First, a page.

Google has been moving Android to a 64-bit-only future for years, but the process has been slow. After Pixel 7 blocked 32-bit app installation last month, MediaTek partially dropped hardware support for 32-bit on the Dimensity 9200, bringing Android one step closer to a 64-bit-only future.
The MediaTek Dimensity 9200 is a chipset designed for high-end Android phones, and it brings many firsts, including Arm’s new Cortex-X3 core, Wi-Fi 7 support, and more. But it will also be one of the first chips to drop 32-bit support more significantly, which will impact future Android phones.
Related: MediaTek Dimensity 9200 packs Cortex-X3, mmWave 5G, Immortalis GPU with raytracing
Reiterated at today’s MediaTek Executive Summit, the company confirmed that the Dimensity 9200 is dropping 32-bit support on its “performance” cores. This refers to the main Cortex-X3 core as well as the Cortex-A715 cores. The company also noted this for Android Authority earlier this week.
What does it mean? While the Dimensity 9200 Is supports 32-bit applications, it is only with the least powerful cores. Android as a whole, as mentioned, has been heading towards a 64-bit-only future for quite some time, but this is a major step towards that.
The Google Pixel 7 blocks 64-bit apps at the software level, with the Tensor G2 chip under the hood technically still offering support. Google explained that removing 64-bit support resulted in better overall performance. New processors running 64-bit code see 25% better performance and Android as a system uses 150MB less RAM at all times. MediaTek, however, Most likely won’t see the benefit of RAM given that the chip still supports 32-bit on its lower cores. It will likely be up to device makers to block 32-bit at the software level to see the gains Google is referring to.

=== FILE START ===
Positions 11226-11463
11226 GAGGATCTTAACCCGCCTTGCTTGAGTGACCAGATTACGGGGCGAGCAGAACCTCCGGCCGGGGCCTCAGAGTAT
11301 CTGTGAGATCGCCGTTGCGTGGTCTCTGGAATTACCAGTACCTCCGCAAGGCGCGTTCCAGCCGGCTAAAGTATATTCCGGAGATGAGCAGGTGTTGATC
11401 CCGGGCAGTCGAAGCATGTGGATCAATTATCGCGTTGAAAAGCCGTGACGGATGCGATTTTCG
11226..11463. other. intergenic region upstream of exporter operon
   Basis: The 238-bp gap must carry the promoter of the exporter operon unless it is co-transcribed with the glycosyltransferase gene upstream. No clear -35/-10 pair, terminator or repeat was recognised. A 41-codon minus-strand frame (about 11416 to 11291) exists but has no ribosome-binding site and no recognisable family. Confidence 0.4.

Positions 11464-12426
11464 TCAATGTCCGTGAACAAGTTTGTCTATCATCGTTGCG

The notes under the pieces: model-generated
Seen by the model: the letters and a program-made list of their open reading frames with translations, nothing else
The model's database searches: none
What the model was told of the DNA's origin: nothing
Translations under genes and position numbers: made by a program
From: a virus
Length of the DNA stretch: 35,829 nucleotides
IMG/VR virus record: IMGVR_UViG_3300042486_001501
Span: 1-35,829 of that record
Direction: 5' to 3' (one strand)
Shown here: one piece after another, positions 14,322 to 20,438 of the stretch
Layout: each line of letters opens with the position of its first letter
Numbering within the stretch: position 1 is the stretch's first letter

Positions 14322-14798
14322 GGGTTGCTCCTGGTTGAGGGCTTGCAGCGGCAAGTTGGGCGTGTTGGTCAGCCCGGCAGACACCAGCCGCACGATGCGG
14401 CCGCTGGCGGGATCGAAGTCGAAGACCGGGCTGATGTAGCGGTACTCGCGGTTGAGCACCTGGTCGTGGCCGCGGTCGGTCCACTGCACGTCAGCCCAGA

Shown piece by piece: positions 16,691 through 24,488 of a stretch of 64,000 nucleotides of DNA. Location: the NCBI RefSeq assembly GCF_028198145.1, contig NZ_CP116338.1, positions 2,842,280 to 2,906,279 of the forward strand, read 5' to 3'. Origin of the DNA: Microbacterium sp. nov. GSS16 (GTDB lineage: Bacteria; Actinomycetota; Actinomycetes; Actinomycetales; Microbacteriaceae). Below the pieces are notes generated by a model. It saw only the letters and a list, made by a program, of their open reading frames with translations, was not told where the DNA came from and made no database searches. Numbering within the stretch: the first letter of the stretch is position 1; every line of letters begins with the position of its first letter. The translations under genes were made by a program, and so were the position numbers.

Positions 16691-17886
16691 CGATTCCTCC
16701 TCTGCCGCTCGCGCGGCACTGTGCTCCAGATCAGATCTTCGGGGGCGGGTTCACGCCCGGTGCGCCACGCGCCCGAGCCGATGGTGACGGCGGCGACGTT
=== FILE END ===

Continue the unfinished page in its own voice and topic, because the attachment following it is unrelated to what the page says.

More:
MediaTek somewhat backs up Google’s claims about dropping 32-bit and how it will affect the performance of the Dimensity 9200. The company cites an LZBench benchmark that tests data compression speed. MediaTek says compression is 92% faster with 64-bit over 32-bit and 80% faster when decompressing.
During the presentation, MediaTek pointed out that the side effects of this change would be minimal. Google has required apps in the Play Store to support 64-bit for some time, and the company is working to make sure that’s true. The Play Console app was recently updated with 64-bit support, as was the old Pebble app.
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